We also use isotope analysis to gather information from growth rings. Mammoths are herbivores, meaning that they eat primarily plants, and some of the carbon from these plants is incorporated in their tusks as they grow. Proportions of different isotopic forms of carbon in tusk rings can tell us what kinds of plants the mammoth was eating.

By isotopic forms, I mean different forms of the same element. As you may remember, an atom’s nucleus is composed of two kinds of particles—protons and neutrons. To be considered the same element, atoms must have the same number of protons. For example, all carbon atoms have six protons in their nucleus.

However, some atoms of the same element have more or less neutrons than others, and these variant forms are called isotopes. There are two naturally abundant stable isotopes of carbon, carbon-12 and carbon-13. Stable means that these isotopes do not decay over time. Carbon-14 is unstable, or radioactive, and is the isotope used in radiocarbon dating.

Different types of plants are known to have different proportions, or ratios, of carbon-13, which is less abundant, to carbon-12, which is more abundant. Because this proportion is preserved in tusks, we can measure the ratio of carbon-13 to carbon-12 from growth ring to growth ring to determine what kinds of plants a mammoth was eating from season to season and from year to year. And, since plant types with different ratios tend to grow in different conditions (temperature, precipitation levels, etc.) we can also infer some details about the climate in which the mammoth was living.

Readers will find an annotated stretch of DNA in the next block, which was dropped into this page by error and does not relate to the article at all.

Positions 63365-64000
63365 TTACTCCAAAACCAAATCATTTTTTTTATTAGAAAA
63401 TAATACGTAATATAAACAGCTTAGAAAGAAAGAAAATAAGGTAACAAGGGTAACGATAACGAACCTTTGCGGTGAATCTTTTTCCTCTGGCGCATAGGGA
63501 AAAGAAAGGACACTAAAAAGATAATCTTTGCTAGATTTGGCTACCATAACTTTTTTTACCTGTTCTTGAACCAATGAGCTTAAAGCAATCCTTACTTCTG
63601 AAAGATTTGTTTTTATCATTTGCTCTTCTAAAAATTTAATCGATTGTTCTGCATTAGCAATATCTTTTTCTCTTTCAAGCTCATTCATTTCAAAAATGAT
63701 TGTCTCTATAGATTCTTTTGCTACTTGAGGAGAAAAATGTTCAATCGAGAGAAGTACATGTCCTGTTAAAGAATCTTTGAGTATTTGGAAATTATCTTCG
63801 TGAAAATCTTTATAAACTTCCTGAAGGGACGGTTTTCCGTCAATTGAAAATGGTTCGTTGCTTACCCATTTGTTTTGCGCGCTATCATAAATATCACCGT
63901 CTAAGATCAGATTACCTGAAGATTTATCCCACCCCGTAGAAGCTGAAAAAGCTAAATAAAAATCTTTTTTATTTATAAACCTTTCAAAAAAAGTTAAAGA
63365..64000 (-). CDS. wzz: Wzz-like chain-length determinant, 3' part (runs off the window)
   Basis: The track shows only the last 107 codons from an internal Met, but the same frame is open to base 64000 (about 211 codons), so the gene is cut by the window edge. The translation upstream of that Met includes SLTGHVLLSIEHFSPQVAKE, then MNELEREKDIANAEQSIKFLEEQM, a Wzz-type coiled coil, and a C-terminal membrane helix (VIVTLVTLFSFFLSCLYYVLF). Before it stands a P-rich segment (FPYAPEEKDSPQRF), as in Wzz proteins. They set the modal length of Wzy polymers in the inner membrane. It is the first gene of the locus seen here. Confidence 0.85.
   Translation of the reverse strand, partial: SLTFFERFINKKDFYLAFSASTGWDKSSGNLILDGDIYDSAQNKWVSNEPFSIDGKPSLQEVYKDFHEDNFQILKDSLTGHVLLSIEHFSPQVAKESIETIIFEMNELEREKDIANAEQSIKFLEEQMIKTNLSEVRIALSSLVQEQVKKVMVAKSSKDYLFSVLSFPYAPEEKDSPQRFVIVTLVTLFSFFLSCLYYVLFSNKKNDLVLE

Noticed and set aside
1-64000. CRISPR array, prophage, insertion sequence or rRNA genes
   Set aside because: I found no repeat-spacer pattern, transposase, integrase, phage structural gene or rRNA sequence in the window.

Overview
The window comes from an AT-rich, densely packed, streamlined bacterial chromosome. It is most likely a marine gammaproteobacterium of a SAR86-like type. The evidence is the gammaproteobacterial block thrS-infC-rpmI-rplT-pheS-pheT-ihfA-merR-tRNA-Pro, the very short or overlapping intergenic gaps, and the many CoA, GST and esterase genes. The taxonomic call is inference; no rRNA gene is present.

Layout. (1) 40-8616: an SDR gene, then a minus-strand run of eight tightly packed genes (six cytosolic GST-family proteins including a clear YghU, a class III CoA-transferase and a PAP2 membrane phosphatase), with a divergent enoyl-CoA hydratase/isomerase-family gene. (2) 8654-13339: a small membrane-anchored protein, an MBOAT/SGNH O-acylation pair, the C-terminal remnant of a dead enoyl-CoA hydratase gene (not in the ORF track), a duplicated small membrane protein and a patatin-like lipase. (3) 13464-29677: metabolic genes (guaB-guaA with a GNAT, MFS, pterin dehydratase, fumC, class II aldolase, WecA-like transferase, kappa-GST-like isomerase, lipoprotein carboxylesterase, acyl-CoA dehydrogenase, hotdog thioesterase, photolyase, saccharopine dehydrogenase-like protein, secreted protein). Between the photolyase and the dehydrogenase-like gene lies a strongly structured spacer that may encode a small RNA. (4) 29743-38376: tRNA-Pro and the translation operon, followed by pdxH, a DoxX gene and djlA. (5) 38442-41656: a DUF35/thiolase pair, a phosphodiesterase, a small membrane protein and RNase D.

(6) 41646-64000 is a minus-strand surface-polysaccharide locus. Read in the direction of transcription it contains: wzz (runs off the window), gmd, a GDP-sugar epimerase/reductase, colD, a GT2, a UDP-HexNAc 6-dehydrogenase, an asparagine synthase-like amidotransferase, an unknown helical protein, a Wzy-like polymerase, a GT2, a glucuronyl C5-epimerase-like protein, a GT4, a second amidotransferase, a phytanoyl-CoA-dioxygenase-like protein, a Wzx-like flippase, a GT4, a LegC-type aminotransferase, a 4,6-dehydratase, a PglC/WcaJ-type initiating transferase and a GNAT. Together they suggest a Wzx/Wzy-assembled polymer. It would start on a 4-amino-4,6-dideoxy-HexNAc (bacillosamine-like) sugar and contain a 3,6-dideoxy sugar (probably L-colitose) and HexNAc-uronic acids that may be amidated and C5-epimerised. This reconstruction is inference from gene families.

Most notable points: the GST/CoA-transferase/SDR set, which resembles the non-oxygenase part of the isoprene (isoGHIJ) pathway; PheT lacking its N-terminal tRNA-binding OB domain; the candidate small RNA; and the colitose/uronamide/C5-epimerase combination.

While these studies have told us a great deal about mammoths and mastodons, Lyuba’s discovery presents even more exciting possibilities. One is that she provides us a rare opportunity to confirm what we’ve inferred from tusks through studying other aspects of her well-preserved anatomy. For example, according to Lyuba’s tusks, she was well-fed and healthy right up to the moment of her untimely death. The rest of her body told us the same story though an ample amount of fat around her frame and a stomach full of milk, presumably her mother’s, along with other materials.

Clues to the Extinction Mystery
Studying mammoths via tusks and confirming these findings through well-preserved specimens like Lyuba give us clues as to why most mammoths went extinct some ten thousand years ago. There are several theories as to why this extinction occurred. One suspected culprit is climate change, which some researchers theorize restricted or reduced the mammoth’s food supply to a dire degree. Other scientists posit that early humans are to blame, and that they hunted mammoths to the point of extinction.

So how can we determine which of these two scenarios is more likely? Fortunately, these two options would produce opposite effects in mammoths physiologically. Take the first theory—if climate change affected the food supply so severely, the impacts on the mammoth population leading up to extinction—poor diet, high physical stress, slow growth patterns and later onset of maturity—would be easily observable in tusks.